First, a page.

In addition, under Section 5 of the G 10 Act, the Federal Intelligence Service may search international telecommunications relations by means of so-called strategic telecommunications monitoring on the basis of terms to be defined in individual cases. However, this is only permissible if the search terms are designed to assist in gaining insights into such dangerous situations for which the G10 Act allows this investigation procedure at all. This is admissible, for example, to counter the dangers of international proliferation of weapons of war, internationally organised money laundering and international terrorism.

The averting of dangers by the Customs Criminological Office

According to the Customs Investigations Service Act (ZfdG), the customs criminal authority may monitor letters, mail and telecommunications in order to prevent certain violations of the provisions of the War Weapons Control Act (e.g. trade in nuclear weapons, or production of chemical or biological weapons). Such monitoring measures must be ordered in advance by a court at the request to be duly motivated by the head of the administration and with the consent of the Federal Ministry of Finance. The implementation is subject to data protection control by the Federal Commissioner for Data Protection and Freedom of Information (BfDI).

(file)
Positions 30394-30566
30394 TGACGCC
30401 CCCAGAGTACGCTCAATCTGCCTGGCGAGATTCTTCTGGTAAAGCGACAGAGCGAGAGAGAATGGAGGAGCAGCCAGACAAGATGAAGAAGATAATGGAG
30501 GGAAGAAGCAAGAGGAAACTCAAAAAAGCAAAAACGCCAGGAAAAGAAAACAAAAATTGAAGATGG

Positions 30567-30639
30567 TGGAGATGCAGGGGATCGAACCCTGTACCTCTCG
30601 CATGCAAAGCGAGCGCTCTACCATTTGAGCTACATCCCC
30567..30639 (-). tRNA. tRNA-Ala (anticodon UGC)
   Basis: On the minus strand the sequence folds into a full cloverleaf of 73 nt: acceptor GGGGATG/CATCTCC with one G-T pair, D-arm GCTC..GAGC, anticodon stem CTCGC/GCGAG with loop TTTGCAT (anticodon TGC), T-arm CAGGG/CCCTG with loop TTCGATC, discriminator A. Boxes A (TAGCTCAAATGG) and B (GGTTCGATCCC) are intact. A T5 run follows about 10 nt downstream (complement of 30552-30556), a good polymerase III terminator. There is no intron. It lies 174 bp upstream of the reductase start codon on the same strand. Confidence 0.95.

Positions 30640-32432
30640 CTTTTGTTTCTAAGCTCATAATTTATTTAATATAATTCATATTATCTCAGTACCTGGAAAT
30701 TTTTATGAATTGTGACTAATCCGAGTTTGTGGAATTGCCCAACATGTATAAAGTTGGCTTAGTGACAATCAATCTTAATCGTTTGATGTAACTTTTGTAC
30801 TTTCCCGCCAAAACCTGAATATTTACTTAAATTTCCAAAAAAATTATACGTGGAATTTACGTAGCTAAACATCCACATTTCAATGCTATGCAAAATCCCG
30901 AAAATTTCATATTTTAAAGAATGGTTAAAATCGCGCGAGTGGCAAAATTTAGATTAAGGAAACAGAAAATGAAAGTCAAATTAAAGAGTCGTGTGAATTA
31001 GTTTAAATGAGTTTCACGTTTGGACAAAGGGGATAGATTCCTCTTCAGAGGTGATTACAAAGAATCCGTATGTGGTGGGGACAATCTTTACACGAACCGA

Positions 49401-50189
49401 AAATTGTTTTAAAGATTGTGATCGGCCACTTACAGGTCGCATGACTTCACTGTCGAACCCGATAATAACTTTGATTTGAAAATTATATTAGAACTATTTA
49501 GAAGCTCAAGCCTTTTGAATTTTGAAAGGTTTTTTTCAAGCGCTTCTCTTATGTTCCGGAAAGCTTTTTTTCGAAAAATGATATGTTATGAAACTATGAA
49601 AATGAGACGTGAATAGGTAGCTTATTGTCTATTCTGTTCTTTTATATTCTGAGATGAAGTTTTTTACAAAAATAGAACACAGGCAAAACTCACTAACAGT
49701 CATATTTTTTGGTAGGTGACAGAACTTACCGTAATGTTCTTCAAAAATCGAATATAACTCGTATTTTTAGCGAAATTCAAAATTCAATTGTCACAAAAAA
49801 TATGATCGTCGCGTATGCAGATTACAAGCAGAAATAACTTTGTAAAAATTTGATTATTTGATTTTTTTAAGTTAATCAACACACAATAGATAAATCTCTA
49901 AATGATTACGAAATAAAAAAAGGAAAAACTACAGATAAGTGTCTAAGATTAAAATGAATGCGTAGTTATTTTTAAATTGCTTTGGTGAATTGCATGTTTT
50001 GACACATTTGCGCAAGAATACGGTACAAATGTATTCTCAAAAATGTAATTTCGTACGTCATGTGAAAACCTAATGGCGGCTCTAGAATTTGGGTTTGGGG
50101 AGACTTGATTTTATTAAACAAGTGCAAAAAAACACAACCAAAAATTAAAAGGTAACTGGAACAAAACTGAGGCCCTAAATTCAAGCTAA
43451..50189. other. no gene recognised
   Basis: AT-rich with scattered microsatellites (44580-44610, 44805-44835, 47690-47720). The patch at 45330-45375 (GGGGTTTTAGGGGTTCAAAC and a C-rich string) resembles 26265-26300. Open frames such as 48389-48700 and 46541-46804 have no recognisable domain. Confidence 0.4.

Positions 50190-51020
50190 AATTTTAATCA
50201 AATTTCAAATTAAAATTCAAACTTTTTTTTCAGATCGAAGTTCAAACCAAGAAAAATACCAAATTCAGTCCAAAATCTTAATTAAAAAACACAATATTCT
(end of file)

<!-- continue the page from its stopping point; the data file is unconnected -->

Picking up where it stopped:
Prosecution

Even possible telecommunication monitoring in accordance with the statutory provisions of Section 100a of the German Code of Criminal Procedure (StPO) can only take place in addition to further requirements if certain facts justify the suspicion that someone as a perpetrator or participant has committed one of the serious crimes listed in Section 100a para. 2 of the StPO, in cases in which the attempt is punishable, or in which the perpetrator has attempted to commit a criminal offence or in which the crime has been prepared by a criminal offence.

In fact, the vast majority of telecommunications surveillance cases are carried out by state police authorities, which are subject to the exclusive data protection control of the respective competent data protection supervisory authorities of the federal states. Data processing in the case of monitoring measures by federal authorities is controlled by the BfDI.

Who approves surveillance?

Telecommunications surveillance under the G10 Act must be requested by the competent ministry and approved by the G 10 Commission. All other supervision measures mentioned above are in principle subject to a judge’s authorisation, i.e. they must regularly be approved by a court in each individual case. In the case of imminent danger, the order may also be made by the Public Prosecutor’s Office or by a Federal Ministry, which, however, must be confirmed by the court within three working days.

Notification to those affected

Regardless of the law under which the telecommunications surveillance was carried out, the person concerned must be notified of this monitoring in principle after the end of the measure. The person concerned is thus given the opportunity to have the legality of the supervision verified by the courts. However, this notification may be postponed as long as, for example, providing information to the person concerned jeopardises the purpose of the measure.

Under strict legal conditions, notification can also be permanently excluded (cf. Section 12 para. 1 sentence 4 of the G 10 Act).